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Film Rights

Discussion in 'Copyright, Trademark, Patent Law' started by nycfilmmaker, Nov 20, 2008.

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  1. nycfilmmaker

    nycfilmmaker Law Topic Starter New Member

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    Contracts for Film Rights to Screenplay

    My jurisdiction is: New York County (Manhattan), NY

    Hi all. I am just starting out as a new filmmaker, and am getting ready to produce my first indie project -- a short. I'm hoping someone here experienced in dealing with screenplay contracts can help me.

    This will be the first time I will produce something I did not write myself. There is a writer who has agreed to let me use his screenplay for free. It is based on his own previously published novella, and he has told me that he holds the copyright (but I will have him sign a Certificate of Ownership). I do not intend to hire the writer for rewrites -- I just want the film rights to the property.

    I've been doing some research and I am aware that I need to obtain the film rights to the underlying original story as well as the screenplay derived from it. In order to save myself money, I want to draw up the contract(s) myself and then have an attorney look at it, and I've got a very good book that explains deal points for filmmakers. However, before I proceed, I am a bit confused about the types of contracts I need.

    Since I already know I won't be paying cash for the rights, I don't see the need for an Option Agreement -- but can I use a Screenplay Purchase Agreement even though there is no cash as "valuable consideration?" If so, could I just write that he has agreed to this in exchange for my efforts to produce the film as consideration? Or does there have to be the usual token amount of $1.00 that so many people have told me is necessary to make a contract enforceable? I know such an agreement would have to be accompanied by the Short Form Copyright Assignment to file with the gov't.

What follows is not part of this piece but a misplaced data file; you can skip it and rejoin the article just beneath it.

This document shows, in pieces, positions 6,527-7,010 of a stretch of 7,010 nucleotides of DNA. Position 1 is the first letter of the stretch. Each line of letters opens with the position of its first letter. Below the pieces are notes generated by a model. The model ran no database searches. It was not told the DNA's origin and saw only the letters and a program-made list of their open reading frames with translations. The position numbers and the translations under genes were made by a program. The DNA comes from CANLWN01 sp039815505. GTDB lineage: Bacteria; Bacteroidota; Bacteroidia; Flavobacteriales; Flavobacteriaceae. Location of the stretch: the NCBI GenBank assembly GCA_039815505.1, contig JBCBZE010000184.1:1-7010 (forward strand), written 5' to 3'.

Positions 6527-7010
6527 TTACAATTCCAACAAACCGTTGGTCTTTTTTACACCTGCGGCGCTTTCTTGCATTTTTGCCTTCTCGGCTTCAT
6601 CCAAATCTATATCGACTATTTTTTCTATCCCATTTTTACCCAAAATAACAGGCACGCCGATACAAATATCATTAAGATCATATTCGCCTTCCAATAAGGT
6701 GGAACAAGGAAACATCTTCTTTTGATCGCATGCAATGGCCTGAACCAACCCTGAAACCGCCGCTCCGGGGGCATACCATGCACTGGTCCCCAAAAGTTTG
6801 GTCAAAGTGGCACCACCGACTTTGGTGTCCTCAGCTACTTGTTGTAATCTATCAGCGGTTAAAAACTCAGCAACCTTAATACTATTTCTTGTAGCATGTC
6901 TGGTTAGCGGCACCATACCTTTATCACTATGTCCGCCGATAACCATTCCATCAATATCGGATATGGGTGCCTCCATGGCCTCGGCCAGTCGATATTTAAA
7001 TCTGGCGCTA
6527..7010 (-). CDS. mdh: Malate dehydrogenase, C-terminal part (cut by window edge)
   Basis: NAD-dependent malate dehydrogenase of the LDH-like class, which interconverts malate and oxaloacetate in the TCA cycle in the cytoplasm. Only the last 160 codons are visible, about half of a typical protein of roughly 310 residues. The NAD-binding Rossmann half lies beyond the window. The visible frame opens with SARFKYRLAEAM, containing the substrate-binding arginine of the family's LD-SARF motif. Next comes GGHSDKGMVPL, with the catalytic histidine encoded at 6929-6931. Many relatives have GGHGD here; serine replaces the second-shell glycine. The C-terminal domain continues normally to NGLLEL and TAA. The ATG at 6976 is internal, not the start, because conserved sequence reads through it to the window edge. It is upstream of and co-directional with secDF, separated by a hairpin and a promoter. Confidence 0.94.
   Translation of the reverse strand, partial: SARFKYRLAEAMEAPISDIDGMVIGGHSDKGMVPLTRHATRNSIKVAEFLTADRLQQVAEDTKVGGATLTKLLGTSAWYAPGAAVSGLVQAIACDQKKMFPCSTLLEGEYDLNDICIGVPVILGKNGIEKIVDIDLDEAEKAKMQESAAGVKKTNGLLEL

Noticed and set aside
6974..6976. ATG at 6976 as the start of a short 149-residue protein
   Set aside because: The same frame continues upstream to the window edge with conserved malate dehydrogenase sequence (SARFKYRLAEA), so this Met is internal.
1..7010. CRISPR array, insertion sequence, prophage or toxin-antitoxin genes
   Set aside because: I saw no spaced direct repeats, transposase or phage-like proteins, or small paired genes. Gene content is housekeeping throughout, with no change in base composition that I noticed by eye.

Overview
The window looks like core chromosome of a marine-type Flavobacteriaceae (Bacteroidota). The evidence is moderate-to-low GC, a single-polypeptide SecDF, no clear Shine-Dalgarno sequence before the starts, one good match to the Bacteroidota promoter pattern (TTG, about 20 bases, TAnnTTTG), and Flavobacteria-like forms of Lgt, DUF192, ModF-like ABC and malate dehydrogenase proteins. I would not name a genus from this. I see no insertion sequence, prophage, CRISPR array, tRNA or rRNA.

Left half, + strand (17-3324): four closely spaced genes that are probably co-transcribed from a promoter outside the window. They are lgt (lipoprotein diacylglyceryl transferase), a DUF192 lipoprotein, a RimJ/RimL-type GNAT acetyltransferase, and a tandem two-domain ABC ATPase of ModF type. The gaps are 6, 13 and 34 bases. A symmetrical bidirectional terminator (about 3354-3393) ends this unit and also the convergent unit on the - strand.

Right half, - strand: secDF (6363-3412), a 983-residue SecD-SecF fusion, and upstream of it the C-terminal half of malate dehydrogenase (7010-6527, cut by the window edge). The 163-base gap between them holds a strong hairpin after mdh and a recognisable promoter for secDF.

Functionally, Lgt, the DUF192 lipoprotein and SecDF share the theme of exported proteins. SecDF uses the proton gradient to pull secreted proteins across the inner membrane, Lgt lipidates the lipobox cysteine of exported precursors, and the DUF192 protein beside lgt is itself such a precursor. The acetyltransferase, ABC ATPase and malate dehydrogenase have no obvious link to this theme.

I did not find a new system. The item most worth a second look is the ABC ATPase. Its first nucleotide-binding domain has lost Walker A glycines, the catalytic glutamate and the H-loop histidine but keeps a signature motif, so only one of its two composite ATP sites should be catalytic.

BUT instead of a Purchase Agreement, could I just have a simple Exclusive License to Copyright agreement between me and the writer? If I use an Exclusive License, would I need any other kinds of contracts? Would an Exclusive License mean that I wouldn't have to bother with a Copyright Assignment?

    In either case, whether I use a Purchase Agreement [for $0.00] or an Exclusive License, would I need one for the novella and one for the screenplay he wrote, or can I cover both properties in one agreement?

    I am hoping to get this paperwork done asap. The writer is expecting to receive the contracts for his signature this week. Thanks in advance for any insight you can offer!